3. I am experiencing a similar situation. We purchased a brand new Forest River destination trailer from Gander RV, owned by Camping World. On the walk thru before closing, a stain on the floor of the bedroom was pointed out to us and they told us it is from the glue used in the installation of the floor. Rather than wait 2 months for the material to be delivered they made a stipulation to accept delivery based on the repair of the floor when the material arrives. 2 months later the material arrived and when the tech removed the stained vinyl flooring black mold was everywhere under the vinyl floor. The tech reported the mold was active as the sub floor was wet and glossy. Gander RV picked up the trailer 3 weeks ago and I have heard nothing from them despite phone calls with no response other than someone will call. I hope not to have to hire an attorney because I will rescind acceptance of the coach based on misinformation as to the cause of the stain. I don’t think we can ever live in that coach because they do not know the cause of the mold and it is probably in the walls and under the floors. I wrote to the CEO of Camping World on the onset and his aid responded that they will make Forest River aware of the situation, but that was 3 weeks ago. I am writing one more letter to the CEO, Marcus Lemonis hoping I will get a positive response. I always said there is thing worse than a used car salesman and that is the RV people who sell RV;s, new or used.

    1. I am currently dealing with a mold issue among many other issues on my 2022 Forest River (Coachmen) Freedom Express Liberty Edition travel trailer. Purchased brand new the day after Thanksgiving 2021 and it was in for its first service for warranty repairs the first week of December 2021. We didn’t use it again until March of 2022, and it required warranty service again at that time. Took it out for a third trip in June 2022 and once again – required warranty service which included a mold issue and a recall for a potentially explosive gas line issue. General RV, the dealership where we bought it told us they didn’t have openings for service until “around October”, which rendered the unit useless to us in the interim. When October came and we hadn’t heard anything we called to get a specific date and time for the appointment and they said, “Sorry, we just can’t take it until February”. So after eight consecutive months of not being able to safely use this unit they took it in on February 9, 2023. We notified Forest River at this time as well. The unit remained in service for 63 days. The mold issue remains unaddressed and now, as of the date of this post, it has been 101 days since we notified Forest River of the issues as well. I’ve spoken with Forest River’s outside legal counsel several times and made attempts to settle. I won’t agree to the lowball settlements they’ve proposed which they have tried to attach full releases to to eliminate their liability, so it’s looking like I’m going to proceed with a lawsuit. I’ll be hiring outside experts to include a biologist to evaluate the mold issue, structural and leak detection experts to determine the cause, extent, and remediation process of the mold damage, and a diminished value expert who can quantify the loss of value associated with the large number and frequency of issues on our brand new unit. Will update this thread and others relevant to our case for public awareness. We may be looking at a class-action suit if we are able to gather info on enough other similar cases.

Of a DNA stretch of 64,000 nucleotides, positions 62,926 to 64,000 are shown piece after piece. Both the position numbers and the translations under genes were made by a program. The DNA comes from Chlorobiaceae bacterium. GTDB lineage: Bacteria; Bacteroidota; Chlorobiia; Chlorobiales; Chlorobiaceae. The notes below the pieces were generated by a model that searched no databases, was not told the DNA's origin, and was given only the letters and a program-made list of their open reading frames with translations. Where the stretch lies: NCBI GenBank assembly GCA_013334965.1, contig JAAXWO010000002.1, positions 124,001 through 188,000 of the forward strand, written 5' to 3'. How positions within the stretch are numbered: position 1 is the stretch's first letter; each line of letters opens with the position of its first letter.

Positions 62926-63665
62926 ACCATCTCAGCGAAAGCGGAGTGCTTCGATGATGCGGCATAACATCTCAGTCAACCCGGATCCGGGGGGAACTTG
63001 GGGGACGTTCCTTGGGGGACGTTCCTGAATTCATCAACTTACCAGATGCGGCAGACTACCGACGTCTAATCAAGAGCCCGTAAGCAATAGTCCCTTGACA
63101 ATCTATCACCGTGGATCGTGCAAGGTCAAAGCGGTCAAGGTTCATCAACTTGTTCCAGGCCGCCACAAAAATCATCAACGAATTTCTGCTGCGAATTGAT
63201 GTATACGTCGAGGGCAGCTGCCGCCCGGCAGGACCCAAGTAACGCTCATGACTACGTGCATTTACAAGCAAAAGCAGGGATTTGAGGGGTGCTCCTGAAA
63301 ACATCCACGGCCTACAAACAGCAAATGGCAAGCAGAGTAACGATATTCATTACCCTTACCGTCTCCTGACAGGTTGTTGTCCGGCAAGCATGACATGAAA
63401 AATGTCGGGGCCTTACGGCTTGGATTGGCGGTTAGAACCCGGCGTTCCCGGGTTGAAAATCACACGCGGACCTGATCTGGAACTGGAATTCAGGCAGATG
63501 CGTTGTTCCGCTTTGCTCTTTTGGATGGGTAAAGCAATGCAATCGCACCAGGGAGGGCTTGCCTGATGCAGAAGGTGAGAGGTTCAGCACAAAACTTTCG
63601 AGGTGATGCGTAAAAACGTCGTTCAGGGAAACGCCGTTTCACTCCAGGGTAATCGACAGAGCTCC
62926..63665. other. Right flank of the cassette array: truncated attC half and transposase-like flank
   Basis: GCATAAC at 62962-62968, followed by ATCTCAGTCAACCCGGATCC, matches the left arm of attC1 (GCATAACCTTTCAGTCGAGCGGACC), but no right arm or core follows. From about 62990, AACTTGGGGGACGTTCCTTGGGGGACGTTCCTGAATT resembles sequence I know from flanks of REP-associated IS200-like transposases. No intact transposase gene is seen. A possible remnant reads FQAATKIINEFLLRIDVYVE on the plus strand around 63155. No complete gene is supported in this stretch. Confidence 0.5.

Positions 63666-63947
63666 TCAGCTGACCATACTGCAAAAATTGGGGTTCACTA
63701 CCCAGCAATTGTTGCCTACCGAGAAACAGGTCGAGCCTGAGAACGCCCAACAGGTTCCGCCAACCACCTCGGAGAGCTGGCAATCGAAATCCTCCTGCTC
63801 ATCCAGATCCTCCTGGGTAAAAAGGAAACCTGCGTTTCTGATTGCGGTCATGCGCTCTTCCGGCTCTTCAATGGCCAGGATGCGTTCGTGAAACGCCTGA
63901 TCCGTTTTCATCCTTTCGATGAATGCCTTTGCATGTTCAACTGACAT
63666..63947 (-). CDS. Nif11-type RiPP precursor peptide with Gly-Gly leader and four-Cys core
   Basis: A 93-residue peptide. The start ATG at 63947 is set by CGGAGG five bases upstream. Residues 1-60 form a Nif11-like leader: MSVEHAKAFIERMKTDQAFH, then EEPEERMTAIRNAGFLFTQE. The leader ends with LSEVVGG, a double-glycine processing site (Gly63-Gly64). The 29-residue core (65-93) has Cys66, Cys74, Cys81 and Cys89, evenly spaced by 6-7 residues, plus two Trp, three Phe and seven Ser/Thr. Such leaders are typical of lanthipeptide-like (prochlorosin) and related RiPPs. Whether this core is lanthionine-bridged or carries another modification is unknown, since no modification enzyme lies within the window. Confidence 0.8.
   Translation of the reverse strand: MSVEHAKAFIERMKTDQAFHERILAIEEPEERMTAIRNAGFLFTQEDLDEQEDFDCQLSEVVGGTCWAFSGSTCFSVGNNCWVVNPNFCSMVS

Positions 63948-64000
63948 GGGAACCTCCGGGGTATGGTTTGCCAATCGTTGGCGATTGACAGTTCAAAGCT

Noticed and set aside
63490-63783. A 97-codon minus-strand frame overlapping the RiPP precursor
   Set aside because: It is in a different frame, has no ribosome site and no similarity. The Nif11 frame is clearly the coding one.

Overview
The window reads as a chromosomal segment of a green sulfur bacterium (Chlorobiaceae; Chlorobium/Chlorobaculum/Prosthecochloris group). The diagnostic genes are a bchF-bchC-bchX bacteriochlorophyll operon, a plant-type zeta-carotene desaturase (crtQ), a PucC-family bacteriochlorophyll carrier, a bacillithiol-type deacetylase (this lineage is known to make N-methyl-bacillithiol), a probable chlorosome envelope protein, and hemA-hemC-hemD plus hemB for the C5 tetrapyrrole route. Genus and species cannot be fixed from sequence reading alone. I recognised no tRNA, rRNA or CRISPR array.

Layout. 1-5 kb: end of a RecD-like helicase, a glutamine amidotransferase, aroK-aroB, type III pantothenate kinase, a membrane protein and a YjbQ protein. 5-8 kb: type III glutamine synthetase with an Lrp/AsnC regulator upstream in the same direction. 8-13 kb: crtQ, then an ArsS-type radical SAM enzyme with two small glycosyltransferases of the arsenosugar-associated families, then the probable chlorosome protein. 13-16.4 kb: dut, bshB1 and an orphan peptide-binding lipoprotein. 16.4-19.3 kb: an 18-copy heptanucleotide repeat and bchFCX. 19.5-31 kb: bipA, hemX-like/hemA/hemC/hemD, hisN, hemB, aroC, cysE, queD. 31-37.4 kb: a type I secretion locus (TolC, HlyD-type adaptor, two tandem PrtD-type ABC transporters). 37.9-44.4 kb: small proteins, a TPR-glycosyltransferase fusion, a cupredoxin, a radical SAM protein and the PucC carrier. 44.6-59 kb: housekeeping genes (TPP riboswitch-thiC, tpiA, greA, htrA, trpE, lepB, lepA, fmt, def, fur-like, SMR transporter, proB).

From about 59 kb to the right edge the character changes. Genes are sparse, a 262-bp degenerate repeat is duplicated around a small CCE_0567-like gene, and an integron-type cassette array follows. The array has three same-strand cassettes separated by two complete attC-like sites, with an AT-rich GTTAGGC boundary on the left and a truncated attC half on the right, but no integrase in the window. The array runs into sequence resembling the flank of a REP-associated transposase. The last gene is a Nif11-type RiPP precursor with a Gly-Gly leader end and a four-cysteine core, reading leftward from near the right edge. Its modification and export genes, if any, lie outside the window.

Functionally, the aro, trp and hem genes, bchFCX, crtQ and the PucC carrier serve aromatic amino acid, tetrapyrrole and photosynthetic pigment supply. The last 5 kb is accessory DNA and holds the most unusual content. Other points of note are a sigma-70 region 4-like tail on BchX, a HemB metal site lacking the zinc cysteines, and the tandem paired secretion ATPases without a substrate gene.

4. While traveling from New Mexico to Pennsylvania. While in Texas a semi truck backed into my 2020 Keystone Raptor 413 Toy Hauler. We were parked at a travel center in Texas. My family and were resting in out 5th wheel when we felt a jarring impact. All our exterior lights were on and there was a large open space on the left side of us. A semi truck driver attempting to back his trailer into the empty spot next to us managed to hit our 5th wheel. The trailer smashed the large window, punctured the roof, tore off the shoreline connection, tore apart the fuel tank and Guage ( for any toys like atv’s) and damaged a 5ft section along the side. Dealing with their insurance company has been horrible. It has taken them 4 weeks just to determine what the commercial carriers insurance covered. My family and have been living in it since the accident. They haven’t even offered to have someone cover the 3ft by 4ft hole in the side or temporarily patch the roof so water doesn’t flow freely into many areas when it rains. We have had a loss of use of our 5th wheel as well as diminished value. Looks like this may end up in litigation.